Graham Cooke said that “God doesn’t focus on what is wrong with us, rather, He is attending to what is missing.”
My daughter wants to be a cheerleader. This is a pretty tall order – Not because she isn’t capable but because she is missing some key components in order to do so. As a parent I have a choice – point out what is wrong with her… Or attend to what is missing.
If I choose to point out what is wrong with her, I will very likely crush her spirit. But, if I choose to attend to those missing key components, not only is she capable to live her dream, but she will become confident and strong not only to fulfill that purpose but the passions that inspire her later.
And isn’t that what God is about? With our acceptance of Christ and the knowledge of Him removing the blot of sin and the punishment it affords, what good does it do for God to point out what is wrong with us? Instead He is better served (and I mean that in the very literal expression of that word) by pointing out what is missing and what He provides, what He has already provided!
This is what I see. We are too sin conscious. This serves one purpose, the purpose of the law, to point out our failures and precipitate the exhausting effort of keeping up with holiness. This mindset leaves us feeling defeated and undeserving, which has the eventual effect of crippling our service as Ambassadors of Christ. We will never measure up.
This is what I believe. If we paid less attention to what we were doing wrong or right and more attention to what is missing from our lives, keeping us from dwelling in His fullness, and seeking God for that supply, we will become more holy. The end that we seek through the means of performance is fully met in the knowledge of who we are in Christ!
Let me step back a minute. The key there is “who we are in Christ.” Without Christ we are still stained with sin and our punishment is death. It doesn’t sound nice. We don’t like to hear that some are excepted, but it’s the Truth. Jesus said “I am the way, the truth and the life; no one comes to the Father but by Me.” Without our acceptance of Christ as our Savior, we are still marked by death. His blood and resurrection is what changes who we are to what we are meant to be. Those who are without Christ are judged by what is wrong AND by what they are missing. But, at any moment, in understanding and humility, they can change all of that!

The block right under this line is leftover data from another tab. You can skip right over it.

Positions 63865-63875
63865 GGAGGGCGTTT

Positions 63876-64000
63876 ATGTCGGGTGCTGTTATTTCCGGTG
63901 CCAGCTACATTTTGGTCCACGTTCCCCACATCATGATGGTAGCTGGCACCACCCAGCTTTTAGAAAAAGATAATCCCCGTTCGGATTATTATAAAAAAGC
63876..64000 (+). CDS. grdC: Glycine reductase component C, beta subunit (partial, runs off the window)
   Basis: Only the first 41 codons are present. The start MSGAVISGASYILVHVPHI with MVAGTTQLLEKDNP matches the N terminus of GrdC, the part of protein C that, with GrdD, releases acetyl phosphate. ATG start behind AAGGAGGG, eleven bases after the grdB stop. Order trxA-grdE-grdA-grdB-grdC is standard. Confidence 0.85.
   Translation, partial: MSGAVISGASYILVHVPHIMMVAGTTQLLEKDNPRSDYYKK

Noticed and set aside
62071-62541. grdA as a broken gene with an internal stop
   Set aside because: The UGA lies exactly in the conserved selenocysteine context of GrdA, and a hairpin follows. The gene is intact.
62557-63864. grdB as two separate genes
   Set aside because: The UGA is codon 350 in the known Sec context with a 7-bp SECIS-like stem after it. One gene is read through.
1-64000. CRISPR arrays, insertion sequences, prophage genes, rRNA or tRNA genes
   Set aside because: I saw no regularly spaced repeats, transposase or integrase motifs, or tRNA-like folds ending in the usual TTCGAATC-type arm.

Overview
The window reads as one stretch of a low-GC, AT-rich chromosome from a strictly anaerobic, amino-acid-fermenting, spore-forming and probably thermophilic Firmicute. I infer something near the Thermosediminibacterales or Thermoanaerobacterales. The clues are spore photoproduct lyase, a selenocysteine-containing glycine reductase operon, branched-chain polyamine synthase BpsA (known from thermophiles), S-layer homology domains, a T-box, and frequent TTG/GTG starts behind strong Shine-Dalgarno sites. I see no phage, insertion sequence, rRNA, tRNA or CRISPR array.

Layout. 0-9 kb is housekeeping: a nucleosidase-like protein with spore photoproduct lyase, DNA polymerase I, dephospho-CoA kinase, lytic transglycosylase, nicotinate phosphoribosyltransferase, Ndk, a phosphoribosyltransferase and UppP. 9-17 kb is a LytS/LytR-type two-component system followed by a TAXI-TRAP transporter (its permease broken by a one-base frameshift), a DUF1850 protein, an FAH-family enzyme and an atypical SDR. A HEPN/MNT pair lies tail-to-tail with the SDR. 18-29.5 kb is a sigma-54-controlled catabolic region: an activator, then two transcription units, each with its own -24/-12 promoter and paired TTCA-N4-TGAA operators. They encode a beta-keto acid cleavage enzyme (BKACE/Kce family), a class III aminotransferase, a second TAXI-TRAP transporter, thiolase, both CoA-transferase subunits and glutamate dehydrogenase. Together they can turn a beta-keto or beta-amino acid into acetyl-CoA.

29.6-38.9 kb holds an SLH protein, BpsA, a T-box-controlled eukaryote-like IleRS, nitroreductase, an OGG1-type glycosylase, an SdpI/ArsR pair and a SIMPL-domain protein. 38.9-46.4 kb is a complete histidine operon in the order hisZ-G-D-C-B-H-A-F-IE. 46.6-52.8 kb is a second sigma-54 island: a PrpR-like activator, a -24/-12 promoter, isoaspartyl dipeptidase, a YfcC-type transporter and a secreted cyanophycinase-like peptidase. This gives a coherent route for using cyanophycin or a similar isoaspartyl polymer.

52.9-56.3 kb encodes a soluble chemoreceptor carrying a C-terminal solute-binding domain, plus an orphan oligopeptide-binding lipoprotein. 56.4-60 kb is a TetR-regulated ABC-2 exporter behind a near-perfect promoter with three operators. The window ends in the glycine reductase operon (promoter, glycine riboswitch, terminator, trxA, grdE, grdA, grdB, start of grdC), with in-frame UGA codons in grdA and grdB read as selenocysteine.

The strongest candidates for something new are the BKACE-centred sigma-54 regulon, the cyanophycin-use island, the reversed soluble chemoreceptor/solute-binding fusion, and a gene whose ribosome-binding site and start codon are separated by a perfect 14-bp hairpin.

That being said, as we are reborn in Christ, we are equipped for everything our life in Him requires. God isn’t a task master, He is the giver of all good things. He will never ask something of us that He hasn’t already given us in advance. So, He gave us Jesus to take away what was wrong, and now He reminds us that what we are still missing He has already given us in vast supply!
“Even if we feel guilty, God is greater than our feelings, and he knows everything. Dear friends, if we don’t feel guilty, we can come to God with bold confidence. And we will receive from him whatever we ask because we obey him and do the things that please him.” (1 John 3:20-22 NLT)
I think a big reason people refuse to come to Christ or believe in God is because they fear what He will do, and that is because they do not know Who He is. I think of Jesus telling the parable of the talents. Why didn’t the guy with the one talent do anything with it? He says “I knew you were a hard Master…” The word “knew” is more like “convinced.” When we are convinced God is one way, heaping shame and guilt upon us and seeing us as infidels never able to measure up, if we perceive Him as hard and cruel and unyielding, if we see Him as vengeful and punishing, that’s how we will respond to Him… In fear, not reverence, in hatred instead of love.
How do I know? Well, I’ve seen it, and it breaks my heart that someone cannot see my Father and Saviour as accessible and grateful and merciful and loving. Secondly, I’ve experienced it. If I came down on my daughter and told her she wouldn’t measure up and that she should just forget ever pursuing her dream, she would think me mean and cruel, and I would be. But, when I lovingly instruct her in what it takes to do what she desires and we take the time to help her make those changes, no doubt she might not like me at first because I’m asking her to change her sedentary ways, but in the end through her perseverance and my support and love and encouragement, she will realize that she is free to be more by replacing her doubt with confidence.
God wants to do the same. He wants us to see our relationship like the latter example rather than the first, but too often we see changing our ways as punishment rather than transformation and being led as brain-washed rather than walking in freedom from guilt and shame.
My daughter may never be a cheerleader, but she is learning new habits and a mindset that will set her up for greater things to come! And I know God is doing the same with me – little by little, day by day, pointing out that in fully abiding in Him I am found whole!
One thought on “A Missing Missive”
Wow, you expressed this so clearly and beautifully. Many (most) people focus on what’s wrong and not what’s needed and that’s where things go wrong. You see that pattern all over the world in every arena. I’m guilty of it too, but your article is a great reminder of what to focus on.